Buying a used car can save you a lot of money -- you just have to be willing to do a little homework. For example, the Chevrolet Suburban is a great choice if you're looking for a big SUV that can handle just about anything. It's been around a long time, and for good reason: It's one of GM's most profitable models. Given the significant changes for the 2015 Suburban, there are some real deals to be had with older Suburbans, specifically the 2007-2013 models. 

Powerful and Capable

Seating up to nine passengers, this full-size utility is perfect for big families, especially ones that also need some serious towing capacity. The Suburban comes in a 1500 and 2500 model, but you can't tell the difference between the two just by looking at them. Basically, the 2500 model weighs more and packs more punch for heftier towing.

The Suburban comes standard with a powerful V8 and offers 4-wheel drive for cold climates and off-road action. But keep in mind, this is a large, hulking vehicle. Maneuvering a full-size SUV like this through cramped parking lots isn't for everyone. 

And, yes, it drinks a lot of gas, especially in town. Its highway fuel economy, however, is not so bad.

Improvements from the Past

In 2007, Chevy made some much-needed improvements to the braking, steering and overall agility, giving the Suburban a more smooth, solid ride. It also received a more aerodynamic, modern look from the top down, which definitely helped boost its aesthetic appeal.

As for overall reliability across the board, the 2011 and 2012 models get the highest marks. And the 2011 model year is when interior styling and dash details became noticeably more refined. Some 2012 and 2013 models even offer integrated trailer brake and electronic sway control -- nice for when you have four tons of fun trailing along behind you at 65 miles per hour.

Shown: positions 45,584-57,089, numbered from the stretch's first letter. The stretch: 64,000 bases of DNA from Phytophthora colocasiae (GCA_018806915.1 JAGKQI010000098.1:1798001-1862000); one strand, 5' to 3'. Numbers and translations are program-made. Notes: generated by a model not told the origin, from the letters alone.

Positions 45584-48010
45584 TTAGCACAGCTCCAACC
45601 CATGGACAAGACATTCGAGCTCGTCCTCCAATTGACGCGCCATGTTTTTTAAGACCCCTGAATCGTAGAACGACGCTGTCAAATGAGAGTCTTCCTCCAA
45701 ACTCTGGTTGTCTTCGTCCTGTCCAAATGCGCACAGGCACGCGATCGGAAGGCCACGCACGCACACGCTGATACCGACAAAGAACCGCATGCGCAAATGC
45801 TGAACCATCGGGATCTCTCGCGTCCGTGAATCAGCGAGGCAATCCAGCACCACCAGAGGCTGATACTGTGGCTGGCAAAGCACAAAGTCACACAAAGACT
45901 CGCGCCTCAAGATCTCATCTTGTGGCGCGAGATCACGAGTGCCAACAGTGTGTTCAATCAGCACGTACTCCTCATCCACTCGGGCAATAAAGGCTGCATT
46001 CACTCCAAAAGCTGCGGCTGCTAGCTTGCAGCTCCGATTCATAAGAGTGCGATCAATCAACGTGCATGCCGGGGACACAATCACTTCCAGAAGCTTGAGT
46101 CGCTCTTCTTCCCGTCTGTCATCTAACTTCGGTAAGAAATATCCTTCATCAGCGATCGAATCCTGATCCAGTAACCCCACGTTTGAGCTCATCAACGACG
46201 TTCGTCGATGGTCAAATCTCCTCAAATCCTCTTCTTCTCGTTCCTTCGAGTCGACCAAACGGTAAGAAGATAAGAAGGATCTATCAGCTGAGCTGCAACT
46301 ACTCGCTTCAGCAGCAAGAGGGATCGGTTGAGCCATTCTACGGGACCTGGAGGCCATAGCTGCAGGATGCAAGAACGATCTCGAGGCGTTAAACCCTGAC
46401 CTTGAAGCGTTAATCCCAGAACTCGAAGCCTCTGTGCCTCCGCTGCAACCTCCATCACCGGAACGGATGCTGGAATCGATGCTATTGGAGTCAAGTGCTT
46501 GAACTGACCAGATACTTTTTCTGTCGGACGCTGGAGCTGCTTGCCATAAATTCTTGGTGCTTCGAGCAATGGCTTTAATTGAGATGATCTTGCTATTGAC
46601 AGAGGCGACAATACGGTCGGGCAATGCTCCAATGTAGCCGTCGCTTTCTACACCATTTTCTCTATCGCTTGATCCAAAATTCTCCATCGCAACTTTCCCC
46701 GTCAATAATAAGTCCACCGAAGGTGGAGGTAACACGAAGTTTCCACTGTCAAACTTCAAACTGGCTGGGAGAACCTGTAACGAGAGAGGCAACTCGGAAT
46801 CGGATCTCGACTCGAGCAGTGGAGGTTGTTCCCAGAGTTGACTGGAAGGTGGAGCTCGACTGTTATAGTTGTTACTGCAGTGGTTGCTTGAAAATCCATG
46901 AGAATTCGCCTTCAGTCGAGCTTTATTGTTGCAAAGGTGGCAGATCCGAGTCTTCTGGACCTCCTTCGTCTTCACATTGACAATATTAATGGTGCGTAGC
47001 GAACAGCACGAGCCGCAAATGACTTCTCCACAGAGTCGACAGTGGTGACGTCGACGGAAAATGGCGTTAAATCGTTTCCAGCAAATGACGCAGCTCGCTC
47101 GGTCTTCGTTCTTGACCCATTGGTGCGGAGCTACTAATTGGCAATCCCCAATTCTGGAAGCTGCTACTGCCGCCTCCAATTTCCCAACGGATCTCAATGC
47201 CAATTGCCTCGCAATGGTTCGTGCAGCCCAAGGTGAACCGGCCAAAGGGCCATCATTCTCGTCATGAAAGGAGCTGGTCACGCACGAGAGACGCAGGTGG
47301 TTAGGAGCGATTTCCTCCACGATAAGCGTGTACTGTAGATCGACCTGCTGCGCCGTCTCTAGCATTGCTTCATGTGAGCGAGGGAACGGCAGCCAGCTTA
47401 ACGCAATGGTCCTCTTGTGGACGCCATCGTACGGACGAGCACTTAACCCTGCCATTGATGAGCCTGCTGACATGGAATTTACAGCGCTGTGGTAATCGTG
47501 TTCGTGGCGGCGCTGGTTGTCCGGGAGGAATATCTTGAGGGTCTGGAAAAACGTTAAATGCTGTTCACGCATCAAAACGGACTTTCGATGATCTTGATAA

Owners of 2007, 2008 and 2009 models reported some occasional engine and fuel system issues. So don't be shy about having your own mechanic give it the once over before you buy.

Comfort and Convenience

When it comes to comfort and convenience, the Suburban has a lot to offer, depending on the year and trim level. The 1500 model Suburban was offered in three trim levels, while the 2500 sports two. And just because it's not brand new doesn't mean you won't find some pretty impressive features. Rear park assist, remote starting, a power lift gate and rearview cameras are just a few of the convenient options that have been available. 

Cargo Room and People Space 

Everyone seems to agree that the Suburban's cargo area is more than sufficient. It has plenty of room for bikes, sports gear or whatever else you like to haul around. But beware, the third-row seats are far from perfect. They're hard to get to, hard to remove, don't fold flat into the floor and aren't all that comfortable. Also, some report the steering wheel tilt is too limited, which can be frustrating when you're trying to get comfortable behind the wheel.

Safe and Secure

As for safety, the 2007 to 2013 Suburban has pretty decent report cards. Its emergency handling is average, but it has done very well in government crash tests over the past several years.

The Final Say 

Overall, if you're in the market for a roomy, comfortable, full-size SUV with high resale value and impressive towing capacity, check out the Chevrolet Suburban. It's worth a look.

author photo

Jessica Shea Choksey is an automotive journalist and former writer/reporter for the PBS/Discovery Channel television series "MotorWeek." She began her career in journalism as an editor for numerous magazines and publications mainly outside of the automotive field. Jessica currently resides with her family, in Southern California.

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